William Thien

Socialism and our supposed “Free-Market” economy

Posted on: August 1, 2016

I have written about and we hear more and more now about how extensive socialism is in The United States yet we supposedly live in a free-market economy.

But in reality we don’t completely realize how extensively socialized the country really is.

Well, how extensively socialist is The US, Bill?

Without socialism our supposedly “free-market” economy would collapse overnight.

What? What the heeall is you talking about, Bill?

Well, take rent assistance for example, a socialist program which at first seems designed to keep people off of the streets and with a roof over their heads. But in reality what rent assistance does is prop up apartment rental prices. Rent assistance favors the land owner more than it favors the renter by elevating the value of property and keeping it occupied.

How about food stamps then, Bill? That’s socialism!

Well, food stamps do the same for the price of food that you purchase in the marketplace or at restaurants. Funny thing is, many places that accept food stamps or nutrition assistance funds also employ large numbers of people on food stamps. Take Wal-Mart, for example. A recent Forbes article attributes $6.2 Billion in food stamps and other public assistance to Walmart employees. McDonald’s (something I just discovered when reading the article this morning) and other large restaurant chains account for nearly $7 Billion during the same period. That’s right. If you patronize those establishments, you support the same system which enlarges the socialist state.

But it doesn’t stop there. There are hundreds of food stamp programs in the US. There are just as many other social programs, a large number of them designed to support women having children out-of-wedlock which likely accounts for the largest outlay in dollars for socialist programs.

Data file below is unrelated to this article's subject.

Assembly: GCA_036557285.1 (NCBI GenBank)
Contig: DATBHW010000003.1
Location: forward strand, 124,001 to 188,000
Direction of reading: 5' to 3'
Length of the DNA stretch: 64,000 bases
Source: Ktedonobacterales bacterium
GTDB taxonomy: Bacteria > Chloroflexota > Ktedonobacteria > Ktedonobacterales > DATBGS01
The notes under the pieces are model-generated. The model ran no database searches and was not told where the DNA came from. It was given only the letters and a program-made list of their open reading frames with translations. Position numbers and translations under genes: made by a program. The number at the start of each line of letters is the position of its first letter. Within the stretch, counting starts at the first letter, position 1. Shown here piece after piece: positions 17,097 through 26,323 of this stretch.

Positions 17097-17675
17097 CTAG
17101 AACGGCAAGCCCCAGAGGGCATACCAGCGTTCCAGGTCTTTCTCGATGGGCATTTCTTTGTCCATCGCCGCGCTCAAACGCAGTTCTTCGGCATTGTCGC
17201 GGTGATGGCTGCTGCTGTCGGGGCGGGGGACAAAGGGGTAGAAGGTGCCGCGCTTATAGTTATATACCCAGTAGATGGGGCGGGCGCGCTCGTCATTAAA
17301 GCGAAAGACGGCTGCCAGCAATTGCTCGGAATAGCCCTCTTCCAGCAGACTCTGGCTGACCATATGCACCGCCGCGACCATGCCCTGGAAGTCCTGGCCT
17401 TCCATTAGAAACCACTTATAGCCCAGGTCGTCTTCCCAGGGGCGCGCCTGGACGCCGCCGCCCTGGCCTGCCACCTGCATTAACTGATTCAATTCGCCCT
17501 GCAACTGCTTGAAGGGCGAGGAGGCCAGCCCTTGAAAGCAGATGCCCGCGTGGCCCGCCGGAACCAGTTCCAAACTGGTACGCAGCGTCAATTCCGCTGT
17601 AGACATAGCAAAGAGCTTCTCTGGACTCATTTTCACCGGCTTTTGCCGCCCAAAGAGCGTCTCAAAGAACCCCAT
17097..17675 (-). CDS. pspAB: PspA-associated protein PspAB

This is my own observation but without all of these programs the so-called “free market” economy in the U.S. would collapse as prices would fall dramatically and profit margins would vanish. What are considered social programs here in The U.S. have the exact same effect as “price controls,” just on the upside as in a stimulus this time, in a completely socialized country.

Is there a way around or out of this economic condition? Yes, as I was the first to suggest, instead of simply canceling all of the social welfare programs, gradually reduce the outlay over a five or ten-year period by a certain percentage every year, thereby the shock to the beneficiaries of the socialist system by canceling funds immediately.

If in a particular urban area, for example, you cancel rent assistance programs, property values would plummet overnight.

The same is true for food prices if you cancel food stamps.

I’m not saying either is a bad thing, but it explains a lot.

Copyright © William Thien 2016

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